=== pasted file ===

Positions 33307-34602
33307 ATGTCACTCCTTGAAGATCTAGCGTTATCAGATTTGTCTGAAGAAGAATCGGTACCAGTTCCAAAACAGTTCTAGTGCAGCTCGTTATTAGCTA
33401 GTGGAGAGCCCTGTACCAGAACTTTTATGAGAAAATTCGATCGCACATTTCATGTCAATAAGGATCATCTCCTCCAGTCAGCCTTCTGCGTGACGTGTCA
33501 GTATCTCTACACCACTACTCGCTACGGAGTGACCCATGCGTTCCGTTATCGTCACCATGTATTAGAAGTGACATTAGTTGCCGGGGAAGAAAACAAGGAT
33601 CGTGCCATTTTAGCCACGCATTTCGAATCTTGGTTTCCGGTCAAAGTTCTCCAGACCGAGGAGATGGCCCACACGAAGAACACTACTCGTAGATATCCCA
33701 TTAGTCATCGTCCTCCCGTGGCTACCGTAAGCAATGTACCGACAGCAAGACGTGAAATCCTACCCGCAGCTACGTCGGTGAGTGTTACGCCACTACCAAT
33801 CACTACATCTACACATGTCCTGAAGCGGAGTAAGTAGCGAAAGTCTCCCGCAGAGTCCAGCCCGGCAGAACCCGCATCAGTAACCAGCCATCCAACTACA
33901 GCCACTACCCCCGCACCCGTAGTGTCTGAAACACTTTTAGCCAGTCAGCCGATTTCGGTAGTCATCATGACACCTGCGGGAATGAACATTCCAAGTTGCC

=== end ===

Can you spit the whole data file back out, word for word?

Positions 33307-34602
33307 ATGTCACTCCTTGAAGATCTAGCGTTATCAGATTTGTCTGAAGAAGAATCGGTACCAGTTCCAAAACAGTTCTAGTGCAGCTCGTTATTAGCTA
33401 GTGGAGAGCCCTGTACCAGAACTTTTATGAGAAAATTCGATCGCACATTTCATGTCAATAAGGATCATCTCCTCCAGTCAGCCTTCTGCGTGACGTGTCA
33501 GTATCTCTACACCACTACTCGCTACGGAGTGACCCATGCGTTCCGTTATCGTCACCATGTATTAGAAGTGACATTAGTTGCCGGGGAAGAAAACAAGGAT
33601 CGTGCCATTTTAGCCACGCATTTCGAATCTTGGTTTCCGGTCAAAGTTCTCCAGACCGAGGAGATGGCCCACACGAAGAACACTACTCGTAGATATCCCA
33701 TTAGTCATCGTCCTCCCGTGGCTACCGTAAGCAATGTACCGACAGCAAGACGTGAAATCCTACCCGCAGCTACGTCGGTGAGTGTTACGCCACTACCAAT
33801 CACTACATCTACACATGTCCTGAAGCGGAGTAAGTAGCGAAAGTCTCCCGCAGAGTCCAGCCCGGCAGAACCCGCATCAGTAACCAGCCATCCAACTACA
33901 GCCACTACCCCCGCACCCGTAGTGTCTGAAACACTTTTAGCCAGTCAGCCGATTTCGGTAGTCATCATGACACCTGCGGGAATGAACATTCCAAGTTGCC